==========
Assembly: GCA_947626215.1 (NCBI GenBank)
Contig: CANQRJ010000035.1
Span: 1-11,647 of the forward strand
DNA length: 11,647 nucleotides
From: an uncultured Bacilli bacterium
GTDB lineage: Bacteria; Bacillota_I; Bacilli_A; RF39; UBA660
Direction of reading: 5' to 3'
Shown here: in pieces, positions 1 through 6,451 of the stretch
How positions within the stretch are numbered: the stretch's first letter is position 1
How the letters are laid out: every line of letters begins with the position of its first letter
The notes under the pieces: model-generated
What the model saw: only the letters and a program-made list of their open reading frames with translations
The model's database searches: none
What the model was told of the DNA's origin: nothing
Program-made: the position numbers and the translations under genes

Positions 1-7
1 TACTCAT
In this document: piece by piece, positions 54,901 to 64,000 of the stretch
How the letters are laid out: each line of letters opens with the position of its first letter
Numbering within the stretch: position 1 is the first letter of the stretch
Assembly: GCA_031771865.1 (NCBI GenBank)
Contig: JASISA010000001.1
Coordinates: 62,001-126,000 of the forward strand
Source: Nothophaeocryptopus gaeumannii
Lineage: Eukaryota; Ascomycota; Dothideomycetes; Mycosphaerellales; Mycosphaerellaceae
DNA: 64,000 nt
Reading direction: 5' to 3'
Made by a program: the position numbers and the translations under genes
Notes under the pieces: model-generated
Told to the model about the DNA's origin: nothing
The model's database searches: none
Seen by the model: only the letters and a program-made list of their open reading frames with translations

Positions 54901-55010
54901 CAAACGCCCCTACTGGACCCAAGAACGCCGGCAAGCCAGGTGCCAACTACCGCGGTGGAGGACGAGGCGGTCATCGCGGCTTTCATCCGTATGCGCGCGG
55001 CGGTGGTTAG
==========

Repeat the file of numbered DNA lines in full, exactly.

Assembly: GCA_947626215.1 (NCBI GenBank)
Contig: CANQRJ010000035.1
Span: 1-11,647 of the forward strand
DNA length: 11,647 nucleotides
From: an uncultured Bacilli bacterium
GTDB lineage: Bacteria; Bacillota_I; Bacilli_A; RF39; UBA660
Direction of reading: 5' to 3'
Shown here: in pieces, positions 1 through 6,451 of the stretch
How positions within the stretch are numbered: the stretch's first letter is position 1
How the letters are laid out: every line of letters begins with the position of its first letter
The notes under the pieces: model-generated
What the model saw: only the letters and a program-made list of their open reading frames with translations
The model's database searches: none
What the model was told of the DNA's origin: nothing
Program-made: the position numbers and the translations under genes

Positions 1-7
1 TACTCAT
In this document: piece by piece, positions 54,901 to 64,000 of the stretch
How the letters are laid out: each line of letters opens with the position of its first letter
Numbering within the stretch: position 1 is the first letter of the stretch
Assembly: GCA_031771865.1 (NCBI GenBank)
Contig: JASISA010000001.1
Coordinates: 62,001-126,000 of the forward strand
Source: Nothophaeocryptopus gaeumannii
Lineage: Eukaryota; Ascomycota; Dothideomycetes; Mycosphaerellales; Mycosphaerellaceae
DNA: 64,000 nt
Reading direction: 5' to 3'
Made by a program: the position numbers and the translations under genes
Notes under the pieces: model-generated
Told to the model about the DNA's origin: nothing
The model's database searches: none
Seen by the model: only the letters and a program-made list of their open reading frames with translations

Positions 54901-55010
54901 CAAACGCCCCTACTGGACCCAAGAACGCCGGCAAGCCAGGTGCCAACTACCGCGGTGGAGGACGAGGCGGTCATCGCGGCTTTCATCCGTATGCGCGCGG
55001 CGGTGGTTAG